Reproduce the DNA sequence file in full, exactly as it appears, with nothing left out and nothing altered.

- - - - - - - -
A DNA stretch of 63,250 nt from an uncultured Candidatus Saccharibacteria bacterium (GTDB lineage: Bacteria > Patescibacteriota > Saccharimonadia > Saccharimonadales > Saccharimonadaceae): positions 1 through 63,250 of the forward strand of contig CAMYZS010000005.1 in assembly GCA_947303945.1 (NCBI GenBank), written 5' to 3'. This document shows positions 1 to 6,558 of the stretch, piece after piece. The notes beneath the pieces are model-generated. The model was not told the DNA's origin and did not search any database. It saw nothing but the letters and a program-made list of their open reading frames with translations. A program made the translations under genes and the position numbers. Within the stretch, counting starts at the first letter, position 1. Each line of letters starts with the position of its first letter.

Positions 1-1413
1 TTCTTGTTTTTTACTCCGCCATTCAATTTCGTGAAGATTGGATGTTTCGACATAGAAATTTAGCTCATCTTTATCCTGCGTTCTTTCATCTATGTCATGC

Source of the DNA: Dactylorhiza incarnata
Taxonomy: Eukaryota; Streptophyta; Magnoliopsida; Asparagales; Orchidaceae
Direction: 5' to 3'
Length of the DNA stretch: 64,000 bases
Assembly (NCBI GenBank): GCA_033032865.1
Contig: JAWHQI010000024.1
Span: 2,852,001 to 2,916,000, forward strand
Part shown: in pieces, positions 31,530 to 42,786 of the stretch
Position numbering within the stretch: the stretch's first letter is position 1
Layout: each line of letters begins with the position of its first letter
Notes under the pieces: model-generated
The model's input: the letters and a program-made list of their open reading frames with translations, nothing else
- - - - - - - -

A DNA stretch of 63,250 nt from an uncultured Candidatus Saccharibacteria bacterium (GTDB lineage: Bacteria > Patescibacteriota > Saccharimonadia > Saccharimonadales > Saccharimonadaceae): positions 1 through 63,250 of the forward strand of contig CAMYZS010000005.1 in assembly GCA_947303945.1 (NCBI GenBank), written 5' to 3'. This document shows positions 1 to 6,558 of the stretch, piece after piece. The notes beneath the pieces are model-generated. The model was not told the DNA's origin and did not search any database. It saw nothing but the letters and a program-made list of their open reading frames with translations. A program made the translations under genes and the position numbers. Within the stretch, counting starts at the first letter, position 1. Each line of letters starts with the position of its first letter.

Positions 1-1413
1 TTCTTGTTTTTTACTCCGCCATTCAATTTCGTGAAGATTGGATGTTTCGACATAGAAATTTAGCTCATCTTTATCCTGCGTTCTTTCATCTATGTCATGC

Source of the DNA: Dactylorhiza incarnata
Taxonomy: Eukaryota; Streptophyta; Magnoliopsida; Asparagales; Orchidaceae
Direction: 5' to 3'
Length of the DNA stretch: 64,000 bases
Assembly (NCBI GenBank): GCA_033032865.1
Contig: JAWHQI010000024.1
Span: 2,852,001 to 2,916,000, forward strand
Part shown: in pieces, positions 31,530 to 42,786 of the stretch
Position numbering within the stretch: the stretch's first letter is position 1
Layout: each line of letters begins with the position of its first letter
Notes under the pieces: model-generated
The model's input: the letters and a program-made list of their open reading frames with translations, nothing else